1971-S Proof Ike Dollar
Overstruck on a Bronze
San Francisco Assay Office Medal
(17.1g)

NGC PF 69 RED CAMEO
UNIQUE
$75,000

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This unique and amazing 1971-S Proof Eisenhower Dollar was overstruck on a 17.1g bronze San Francisco Assay Office Medal. Although there are three known Eisenhower Dollars struck on bronze planchets (two in mint state, one in proof) this is the only one known that was overstruck on a struck bronze medal.

Although the San Francisco Assay Office Medal weighs 17.1 grams and has a smaller diameter than an Eisenhower Dollar, the pressure of the strike from the proof dies expanded the diameter to the size of an Eisenhower Dollar. It is in superb gem proof red condition and shows considerable detail from the design of the understrike. An absolutely phenomenal and world-class major mint error!

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NGC Certificate Verification


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Intentional Errors

One of the most controversial categories of U.S. coins are mint errors. Many dealers and collectors, as well as coin auction houses, buy, sell, trade and auction many rare, exotic and unique major mint errors. Obviously, some of these defy logic and were intentionally created and taken out of the Mint.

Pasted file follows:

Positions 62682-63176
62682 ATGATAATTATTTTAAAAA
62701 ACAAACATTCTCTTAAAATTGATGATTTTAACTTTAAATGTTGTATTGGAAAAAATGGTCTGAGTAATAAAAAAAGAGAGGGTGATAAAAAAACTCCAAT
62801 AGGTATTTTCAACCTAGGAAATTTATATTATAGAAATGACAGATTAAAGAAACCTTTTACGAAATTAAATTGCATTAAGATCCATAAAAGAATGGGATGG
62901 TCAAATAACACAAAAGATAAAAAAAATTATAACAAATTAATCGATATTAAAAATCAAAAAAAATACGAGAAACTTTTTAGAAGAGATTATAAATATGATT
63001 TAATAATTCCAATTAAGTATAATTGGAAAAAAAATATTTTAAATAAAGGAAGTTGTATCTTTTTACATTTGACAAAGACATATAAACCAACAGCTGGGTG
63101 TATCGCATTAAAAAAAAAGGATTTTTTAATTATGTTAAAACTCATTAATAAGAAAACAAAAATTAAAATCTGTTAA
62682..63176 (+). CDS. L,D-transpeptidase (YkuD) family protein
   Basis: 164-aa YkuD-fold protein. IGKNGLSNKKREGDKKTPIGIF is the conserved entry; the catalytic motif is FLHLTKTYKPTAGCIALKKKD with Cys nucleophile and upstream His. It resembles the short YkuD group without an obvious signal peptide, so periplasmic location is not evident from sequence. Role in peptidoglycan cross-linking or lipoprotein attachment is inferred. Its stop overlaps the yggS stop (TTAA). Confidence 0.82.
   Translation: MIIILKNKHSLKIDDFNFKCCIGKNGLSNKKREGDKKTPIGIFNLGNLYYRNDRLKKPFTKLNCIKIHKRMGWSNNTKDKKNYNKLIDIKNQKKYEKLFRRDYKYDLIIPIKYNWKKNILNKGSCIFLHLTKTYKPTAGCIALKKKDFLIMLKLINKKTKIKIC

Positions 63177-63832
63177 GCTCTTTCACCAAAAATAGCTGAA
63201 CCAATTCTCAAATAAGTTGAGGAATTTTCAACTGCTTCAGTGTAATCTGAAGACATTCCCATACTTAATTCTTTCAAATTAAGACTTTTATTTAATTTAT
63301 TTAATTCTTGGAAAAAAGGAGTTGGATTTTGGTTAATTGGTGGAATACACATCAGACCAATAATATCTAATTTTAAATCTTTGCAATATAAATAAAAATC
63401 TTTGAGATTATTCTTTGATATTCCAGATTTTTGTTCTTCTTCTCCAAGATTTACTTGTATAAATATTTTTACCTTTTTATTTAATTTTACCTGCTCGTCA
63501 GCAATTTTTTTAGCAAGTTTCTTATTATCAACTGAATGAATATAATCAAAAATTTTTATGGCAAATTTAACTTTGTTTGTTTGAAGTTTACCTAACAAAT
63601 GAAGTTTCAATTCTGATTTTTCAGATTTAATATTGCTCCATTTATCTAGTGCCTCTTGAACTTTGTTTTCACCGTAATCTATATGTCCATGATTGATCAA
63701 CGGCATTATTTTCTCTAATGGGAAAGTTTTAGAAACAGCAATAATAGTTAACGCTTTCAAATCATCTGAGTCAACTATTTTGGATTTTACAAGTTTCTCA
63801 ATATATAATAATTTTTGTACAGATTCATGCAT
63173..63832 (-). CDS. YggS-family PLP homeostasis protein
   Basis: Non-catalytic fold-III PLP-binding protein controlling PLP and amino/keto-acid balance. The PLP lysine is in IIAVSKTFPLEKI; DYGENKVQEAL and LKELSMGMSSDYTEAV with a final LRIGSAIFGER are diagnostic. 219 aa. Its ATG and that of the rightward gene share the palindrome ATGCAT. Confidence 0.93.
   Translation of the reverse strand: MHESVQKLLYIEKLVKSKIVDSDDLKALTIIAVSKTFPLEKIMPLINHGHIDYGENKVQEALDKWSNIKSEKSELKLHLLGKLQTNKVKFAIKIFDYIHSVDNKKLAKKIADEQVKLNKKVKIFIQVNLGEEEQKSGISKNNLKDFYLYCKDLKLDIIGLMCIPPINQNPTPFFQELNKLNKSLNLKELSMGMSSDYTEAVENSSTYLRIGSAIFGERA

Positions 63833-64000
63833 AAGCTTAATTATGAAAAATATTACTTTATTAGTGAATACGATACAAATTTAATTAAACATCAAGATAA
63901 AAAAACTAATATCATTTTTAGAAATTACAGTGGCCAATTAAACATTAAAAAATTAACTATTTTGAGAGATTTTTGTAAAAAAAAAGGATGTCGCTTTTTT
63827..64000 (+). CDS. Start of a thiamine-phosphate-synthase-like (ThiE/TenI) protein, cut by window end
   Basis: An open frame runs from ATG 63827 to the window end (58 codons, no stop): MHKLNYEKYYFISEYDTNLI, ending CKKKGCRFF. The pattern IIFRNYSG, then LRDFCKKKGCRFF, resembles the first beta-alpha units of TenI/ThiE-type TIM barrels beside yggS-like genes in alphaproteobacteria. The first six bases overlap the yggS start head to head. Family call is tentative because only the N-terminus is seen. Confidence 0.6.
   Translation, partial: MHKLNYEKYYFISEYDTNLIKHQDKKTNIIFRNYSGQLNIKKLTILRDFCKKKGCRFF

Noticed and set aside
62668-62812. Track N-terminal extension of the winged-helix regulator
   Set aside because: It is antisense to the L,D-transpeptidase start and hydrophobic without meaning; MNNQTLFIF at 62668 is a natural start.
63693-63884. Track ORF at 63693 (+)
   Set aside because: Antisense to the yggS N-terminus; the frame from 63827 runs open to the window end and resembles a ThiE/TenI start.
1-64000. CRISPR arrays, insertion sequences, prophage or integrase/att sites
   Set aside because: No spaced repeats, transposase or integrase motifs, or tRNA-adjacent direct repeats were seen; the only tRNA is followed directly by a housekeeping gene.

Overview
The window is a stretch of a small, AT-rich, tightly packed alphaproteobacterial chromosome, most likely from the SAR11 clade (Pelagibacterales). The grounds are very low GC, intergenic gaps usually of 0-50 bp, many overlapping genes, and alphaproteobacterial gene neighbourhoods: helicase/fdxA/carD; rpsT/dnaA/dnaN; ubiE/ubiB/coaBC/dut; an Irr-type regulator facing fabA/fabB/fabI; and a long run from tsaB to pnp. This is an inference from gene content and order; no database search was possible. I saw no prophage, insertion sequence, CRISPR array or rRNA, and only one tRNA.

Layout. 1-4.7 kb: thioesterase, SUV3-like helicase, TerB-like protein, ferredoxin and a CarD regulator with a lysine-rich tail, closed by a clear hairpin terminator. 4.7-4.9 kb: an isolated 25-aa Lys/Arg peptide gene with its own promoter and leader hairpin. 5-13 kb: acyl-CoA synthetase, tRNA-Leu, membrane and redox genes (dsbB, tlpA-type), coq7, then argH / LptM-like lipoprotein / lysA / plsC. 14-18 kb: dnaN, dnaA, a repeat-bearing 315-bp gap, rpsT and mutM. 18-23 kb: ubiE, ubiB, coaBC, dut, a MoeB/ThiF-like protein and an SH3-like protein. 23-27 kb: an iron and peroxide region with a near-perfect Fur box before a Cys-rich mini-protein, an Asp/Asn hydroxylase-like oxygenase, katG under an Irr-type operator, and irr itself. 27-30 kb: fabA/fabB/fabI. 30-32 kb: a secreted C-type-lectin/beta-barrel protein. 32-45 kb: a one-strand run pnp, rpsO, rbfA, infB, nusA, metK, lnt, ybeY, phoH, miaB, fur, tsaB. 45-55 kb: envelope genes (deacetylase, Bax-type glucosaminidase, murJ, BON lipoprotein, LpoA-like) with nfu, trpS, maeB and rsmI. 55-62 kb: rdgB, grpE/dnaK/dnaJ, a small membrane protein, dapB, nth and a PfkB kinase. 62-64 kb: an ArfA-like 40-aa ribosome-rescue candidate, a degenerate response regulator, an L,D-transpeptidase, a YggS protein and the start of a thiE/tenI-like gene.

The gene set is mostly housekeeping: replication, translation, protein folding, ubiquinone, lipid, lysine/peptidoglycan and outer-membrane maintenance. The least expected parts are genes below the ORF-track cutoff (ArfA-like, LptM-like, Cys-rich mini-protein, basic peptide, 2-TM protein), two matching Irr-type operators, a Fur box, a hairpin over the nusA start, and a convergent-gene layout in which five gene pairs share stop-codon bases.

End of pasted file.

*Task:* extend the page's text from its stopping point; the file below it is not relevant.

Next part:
In the early 2000's, a group of several hundred U.S. error coins were found in a safe-deposit box. Fred Weinberg purchased this group which included coins struck for proof sets and also coins struck for circulation. This group was auctioned by the California State Controller's Office of Unclaimed Property. The U.S. Secret Service inspected and released this collection to the State of California determining that it was legal to own. The State of California then auctioned the collection and the rest is history.

Another example of U.S. error coins escaping the Mint occurred in the 1970's. A hoard of proof error coins were smuggled out of the San Francisco Mint inside the oil pans of forklifts that were being serviced outside of the Mint. This topic was discussed in the June 6, 2022 Issue of Coin World, which covered Fred Weinberg's account of this story. The Coin World Managing Editor concluded:
Obviously, the marketplace accepts these coins, and some collectors are happy paying thousands of dollars for coins that show every indication of having been created through illegal means.

In Episode 11 of the PCGS video series Slab Lab, Seth Chandler interviews Fred Weinberg. In part 2 of the interview, Fred explains in detail why mint errors that are decades old are not recovered by the U.S. Mint. Fred's recollection of conversations in his office with the Chief of the U.S. Mint Police are extremely insightful and explain why the Mint doesn't attempt to recover error coins from decades ago.



Proof errors are featured in my NLG Award winning book, World's Greatest Mint Errors.

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